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Transformed lives:
Global Teen Challenge Portugal

By Kirk Noonan

When he was 29 years old, Francisco Mingates finally realized his drug addiction had taken everything but his life. His marriage was in shambles. His wife was distraught. His children didn’t know him. His business was bankrupt. He was penniless. Even his body didn’t function properly, forcing him to wear diapers. 

“I couldn’t look anyone in the eyes,” says Mingates. “I had gone down to nothing.”

Knowing of only one option that might save him, Mingates enrolled in Portugal’s Teen Challenge men’s residential program. The decision saved his life. But it also started him on a journey with Jesus Christ that he continues to pursue.    

“I didn’t know what I believed in when I enrolled in Teen Challenge,” says Mingates, “but I asked God to do something for me and He did. A sense of joy immediately came back to me.”

Mingates is the first to admit his transformation was not overnight. At times during the one-year program, he regressed and questioned all the effort that was demanded. But he remained committed to it and today — 22 years later — he is a steadfast follower of Christ.

Soon after completing the drug rehabilitation and recovery program, Mingates joined a traveling evangelistic team, worked on restoring his relationship with his wife and children, and opened a bakery in Lisbon that now employs 22 people. But merely building his own business has never been his goal. Instead, Mingates works long hours for and gives generously to his local church and Teen Challenge, a program he believes can change other lives.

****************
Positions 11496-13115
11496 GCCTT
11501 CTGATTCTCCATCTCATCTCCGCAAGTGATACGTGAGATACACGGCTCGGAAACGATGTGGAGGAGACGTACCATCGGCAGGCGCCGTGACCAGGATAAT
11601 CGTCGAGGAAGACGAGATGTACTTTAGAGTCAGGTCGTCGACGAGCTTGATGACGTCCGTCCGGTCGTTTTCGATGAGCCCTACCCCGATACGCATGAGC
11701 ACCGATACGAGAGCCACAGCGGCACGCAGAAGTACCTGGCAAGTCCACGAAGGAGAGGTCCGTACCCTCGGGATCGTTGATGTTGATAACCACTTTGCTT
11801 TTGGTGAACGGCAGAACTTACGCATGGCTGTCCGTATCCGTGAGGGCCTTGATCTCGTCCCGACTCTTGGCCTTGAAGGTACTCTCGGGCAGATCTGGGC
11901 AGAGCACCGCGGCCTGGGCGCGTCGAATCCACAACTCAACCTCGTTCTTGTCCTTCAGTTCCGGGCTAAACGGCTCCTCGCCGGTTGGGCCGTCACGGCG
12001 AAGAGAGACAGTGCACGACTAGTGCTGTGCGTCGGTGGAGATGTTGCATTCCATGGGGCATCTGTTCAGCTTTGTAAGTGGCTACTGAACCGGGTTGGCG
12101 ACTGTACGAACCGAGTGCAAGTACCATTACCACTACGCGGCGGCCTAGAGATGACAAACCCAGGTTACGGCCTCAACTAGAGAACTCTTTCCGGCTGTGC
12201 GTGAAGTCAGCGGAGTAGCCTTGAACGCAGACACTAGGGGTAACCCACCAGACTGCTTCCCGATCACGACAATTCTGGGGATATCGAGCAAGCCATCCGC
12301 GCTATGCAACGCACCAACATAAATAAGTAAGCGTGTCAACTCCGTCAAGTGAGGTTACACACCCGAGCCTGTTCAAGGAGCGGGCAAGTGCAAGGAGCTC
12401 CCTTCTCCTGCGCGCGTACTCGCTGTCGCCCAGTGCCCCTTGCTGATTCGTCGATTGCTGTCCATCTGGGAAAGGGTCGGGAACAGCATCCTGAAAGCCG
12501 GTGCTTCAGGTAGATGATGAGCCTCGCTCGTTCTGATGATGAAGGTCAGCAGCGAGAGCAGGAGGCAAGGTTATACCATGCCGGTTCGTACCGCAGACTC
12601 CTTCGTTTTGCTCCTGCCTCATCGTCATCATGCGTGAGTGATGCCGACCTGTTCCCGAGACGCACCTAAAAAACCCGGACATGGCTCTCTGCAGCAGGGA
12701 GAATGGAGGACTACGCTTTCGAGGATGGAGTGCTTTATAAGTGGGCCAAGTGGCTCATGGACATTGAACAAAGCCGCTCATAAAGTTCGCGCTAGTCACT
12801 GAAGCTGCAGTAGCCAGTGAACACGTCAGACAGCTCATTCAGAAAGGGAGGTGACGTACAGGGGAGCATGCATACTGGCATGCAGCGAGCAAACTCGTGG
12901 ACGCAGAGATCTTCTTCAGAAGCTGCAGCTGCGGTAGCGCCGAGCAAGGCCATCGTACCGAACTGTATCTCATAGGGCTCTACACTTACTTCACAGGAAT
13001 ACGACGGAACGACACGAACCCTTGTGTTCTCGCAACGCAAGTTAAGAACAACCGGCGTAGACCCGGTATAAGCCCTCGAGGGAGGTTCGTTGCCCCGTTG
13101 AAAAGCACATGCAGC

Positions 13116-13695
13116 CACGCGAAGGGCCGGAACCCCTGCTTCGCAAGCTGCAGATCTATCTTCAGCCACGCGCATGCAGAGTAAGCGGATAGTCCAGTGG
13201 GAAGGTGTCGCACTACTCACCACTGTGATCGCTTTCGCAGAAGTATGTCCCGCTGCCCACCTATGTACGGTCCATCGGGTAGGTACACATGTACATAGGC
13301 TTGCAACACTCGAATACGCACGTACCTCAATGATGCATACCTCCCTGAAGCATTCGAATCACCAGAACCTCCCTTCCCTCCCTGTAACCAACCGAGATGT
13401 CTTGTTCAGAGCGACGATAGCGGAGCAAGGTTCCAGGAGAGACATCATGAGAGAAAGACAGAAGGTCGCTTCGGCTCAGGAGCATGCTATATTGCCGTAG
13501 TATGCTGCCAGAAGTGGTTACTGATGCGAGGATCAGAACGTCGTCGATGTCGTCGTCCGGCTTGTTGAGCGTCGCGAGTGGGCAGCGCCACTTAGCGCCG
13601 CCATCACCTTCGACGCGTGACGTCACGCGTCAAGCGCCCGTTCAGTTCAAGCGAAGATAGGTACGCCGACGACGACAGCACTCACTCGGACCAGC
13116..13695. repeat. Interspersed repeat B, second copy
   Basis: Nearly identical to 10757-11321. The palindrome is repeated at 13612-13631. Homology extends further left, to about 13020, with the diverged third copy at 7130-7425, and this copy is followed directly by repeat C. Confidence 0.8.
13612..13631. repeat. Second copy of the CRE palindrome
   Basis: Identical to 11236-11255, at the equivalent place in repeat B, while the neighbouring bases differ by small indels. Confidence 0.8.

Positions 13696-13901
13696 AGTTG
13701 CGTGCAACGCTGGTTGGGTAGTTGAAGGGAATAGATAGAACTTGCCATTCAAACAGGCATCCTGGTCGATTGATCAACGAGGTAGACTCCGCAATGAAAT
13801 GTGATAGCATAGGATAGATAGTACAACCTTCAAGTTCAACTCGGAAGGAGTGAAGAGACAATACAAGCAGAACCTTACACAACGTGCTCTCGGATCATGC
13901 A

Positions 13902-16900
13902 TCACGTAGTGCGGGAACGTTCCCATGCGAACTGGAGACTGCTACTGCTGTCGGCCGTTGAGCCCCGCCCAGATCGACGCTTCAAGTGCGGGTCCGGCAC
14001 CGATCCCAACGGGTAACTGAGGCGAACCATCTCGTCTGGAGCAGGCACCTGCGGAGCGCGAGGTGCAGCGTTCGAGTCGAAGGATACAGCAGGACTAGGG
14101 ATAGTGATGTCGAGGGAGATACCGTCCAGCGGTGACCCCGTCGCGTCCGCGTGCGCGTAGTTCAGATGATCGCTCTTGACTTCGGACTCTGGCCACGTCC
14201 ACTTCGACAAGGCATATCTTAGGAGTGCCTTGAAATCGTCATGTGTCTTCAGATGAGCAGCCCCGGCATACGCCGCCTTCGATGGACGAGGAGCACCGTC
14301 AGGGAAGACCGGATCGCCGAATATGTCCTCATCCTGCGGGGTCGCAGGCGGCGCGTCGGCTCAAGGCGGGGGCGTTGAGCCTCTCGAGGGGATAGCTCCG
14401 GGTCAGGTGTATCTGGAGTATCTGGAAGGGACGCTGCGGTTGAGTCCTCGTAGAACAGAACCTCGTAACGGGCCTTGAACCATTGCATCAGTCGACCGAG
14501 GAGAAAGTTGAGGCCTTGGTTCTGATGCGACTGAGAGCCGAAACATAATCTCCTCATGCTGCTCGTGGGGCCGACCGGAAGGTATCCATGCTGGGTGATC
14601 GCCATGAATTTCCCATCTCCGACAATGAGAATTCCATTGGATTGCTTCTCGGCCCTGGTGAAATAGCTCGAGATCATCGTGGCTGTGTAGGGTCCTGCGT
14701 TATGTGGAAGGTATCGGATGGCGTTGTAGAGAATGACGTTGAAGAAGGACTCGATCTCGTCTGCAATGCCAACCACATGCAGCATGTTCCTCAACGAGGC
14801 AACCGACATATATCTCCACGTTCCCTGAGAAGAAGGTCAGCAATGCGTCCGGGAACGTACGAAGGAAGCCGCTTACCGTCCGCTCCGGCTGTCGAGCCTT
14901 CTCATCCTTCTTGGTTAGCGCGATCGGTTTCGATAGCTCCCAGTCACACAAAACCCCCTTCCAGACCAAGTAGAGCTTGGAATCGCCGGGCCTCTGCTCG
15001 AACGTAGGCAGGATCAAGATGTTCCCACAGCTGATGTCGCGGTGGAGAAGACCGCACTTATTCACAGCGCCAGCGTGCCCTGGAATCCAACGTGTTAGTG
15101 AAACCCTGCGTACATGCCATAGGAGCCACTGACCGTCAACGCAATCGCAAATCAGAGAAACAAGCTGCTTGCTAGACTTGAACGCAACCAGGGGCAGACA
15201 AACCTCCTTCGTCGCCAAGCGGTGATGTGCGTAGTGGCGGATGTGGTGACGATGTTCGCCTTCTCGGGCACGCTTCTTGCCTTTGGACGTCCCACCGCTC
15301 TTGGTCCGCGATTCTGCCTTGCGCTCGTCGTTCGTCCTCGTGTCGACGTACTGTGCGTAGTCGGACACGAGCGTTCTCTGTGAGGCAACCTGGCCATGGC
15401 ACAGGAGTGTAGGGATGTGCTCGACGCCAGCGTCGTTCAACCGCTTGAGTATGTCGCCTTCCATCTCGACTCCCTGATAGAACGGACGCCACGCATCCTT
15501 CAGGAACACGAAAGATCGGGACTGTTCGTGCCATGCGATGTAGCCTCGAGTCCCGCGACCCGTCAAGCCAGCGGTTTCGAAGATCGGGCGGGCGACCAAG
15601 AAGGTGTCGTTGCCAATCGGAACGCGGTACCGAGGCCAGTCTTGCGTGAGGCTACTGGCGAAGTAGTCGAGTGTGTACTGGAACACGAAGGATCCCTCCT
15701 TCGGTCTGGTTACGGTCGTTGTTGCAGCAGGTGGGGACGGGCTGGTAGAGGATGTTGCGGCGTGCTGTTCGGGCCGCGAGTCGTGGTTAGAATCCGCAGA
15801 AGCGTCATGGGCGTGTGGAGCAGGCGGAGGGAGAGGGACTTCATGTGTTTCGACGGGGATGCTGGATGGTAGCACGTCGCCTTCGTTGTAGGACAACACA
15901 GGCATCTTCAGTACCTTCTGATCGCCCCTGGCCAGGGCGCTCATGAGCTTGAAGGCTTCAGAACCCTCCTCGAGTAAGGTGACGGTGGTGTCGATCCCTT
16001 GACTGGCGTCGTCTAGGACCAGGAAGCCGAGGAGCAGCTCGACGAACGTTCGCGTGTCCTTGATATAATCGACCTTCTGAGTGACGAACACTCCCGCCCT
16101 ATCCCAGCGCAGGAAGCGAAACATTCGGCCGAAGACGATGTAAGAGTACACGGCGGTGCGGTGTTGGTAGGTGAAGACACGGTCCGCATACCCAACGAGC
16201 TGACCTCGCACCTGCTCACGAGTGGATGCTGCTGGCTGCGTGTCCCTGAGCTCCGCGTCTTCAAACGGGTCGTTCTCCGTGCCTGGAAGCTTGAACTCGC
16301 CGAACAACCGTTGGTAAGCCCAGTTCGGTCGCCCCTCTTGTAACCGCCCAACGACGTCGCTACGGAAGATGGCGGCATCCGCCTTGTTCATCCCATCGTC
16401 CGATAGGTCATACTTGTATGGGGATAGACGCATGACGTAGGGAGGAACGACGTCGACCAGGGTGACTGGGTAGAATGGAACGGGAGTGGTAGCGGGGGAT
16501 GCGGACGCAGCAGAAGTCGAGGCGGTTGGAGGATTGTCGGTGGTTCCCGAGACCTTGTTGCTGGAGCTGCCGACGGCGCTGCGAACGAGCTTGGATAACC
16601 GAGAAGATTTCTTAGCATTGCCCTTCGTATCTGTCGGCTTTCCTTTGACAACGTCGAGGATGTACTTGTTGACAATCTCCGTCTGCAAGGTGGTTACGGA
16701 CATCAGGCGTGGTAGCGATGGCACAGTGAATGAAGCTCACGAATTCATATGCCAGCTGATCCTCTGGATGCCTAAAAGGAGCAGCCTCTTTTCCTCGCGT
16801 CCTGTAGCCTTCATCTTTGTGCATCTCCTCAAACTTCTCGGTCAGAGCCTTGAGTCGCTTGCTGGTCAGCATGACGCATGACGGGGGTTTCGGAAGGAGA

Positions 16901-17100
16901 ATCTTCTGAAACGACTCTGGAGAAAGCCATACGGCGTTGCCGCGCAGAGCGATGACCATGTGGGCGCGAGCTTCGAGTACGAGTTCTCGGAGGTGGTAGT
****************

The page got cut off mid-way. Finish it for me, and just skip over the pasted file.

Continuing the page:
“What God did in me, He is doing and going to do in other people,” says Mingates, who supplies Portugal’s Teen Challenge centers and coffeehouses with free bread each week.

In Portugal alone, Teen Challenge operates six centers with nearly 200 students as well as 26 coffeehouses and outreaches that offer ministry and discipleship daily. Worldwide, Teen Challenge has more than 435 centers in 90 countries, including 175 centers in the United States.

A faith-based, substance-abuse recovery program, Teen Challenge was started in the ghettos of New York City by David Wilkerson in 1958.

“Teen Challenge is like no other place,” says Don Wilkerson, David’s brother and executive director of Global Teen Challenge. “We offer a total cure for the total person because we’re faith based and that’s what Jesus Christ does to people.”

The program’s plan of recovery is to teach addicts discipline, offer them a sense of family, share the gospel with them, teach them biblical principles, and equip them with relational and job skills that build self-esteem and prepare them for life after Teen Challenge.

The system works.

Teen Challenge has a 70-percent cure rate among those who go through the one-year residential program. Wilkerson says that has less to do with the mechanics of the program than with the spiritual transformation most students experience. 

Students attest to this.

Jesse Furtado, 38, entered Portugal’s Teen Challenge after being deported from Canada four years ago.

In 1997, while still in Canada, he committed his life to Christ. When he did, something unexpected happened — his withdrawal from drugs lasted only a few days. That showed him, he says, that God is real. Nevertheless, he turned his back on his newfound faith and started doing drugs and committing crimes again. But shortly before his deportation, he called the Teen Challenge in Portugal and asked if he could get in. Once there, he recommitted his life to Christ. The relationship, he says, helped him kick his habit.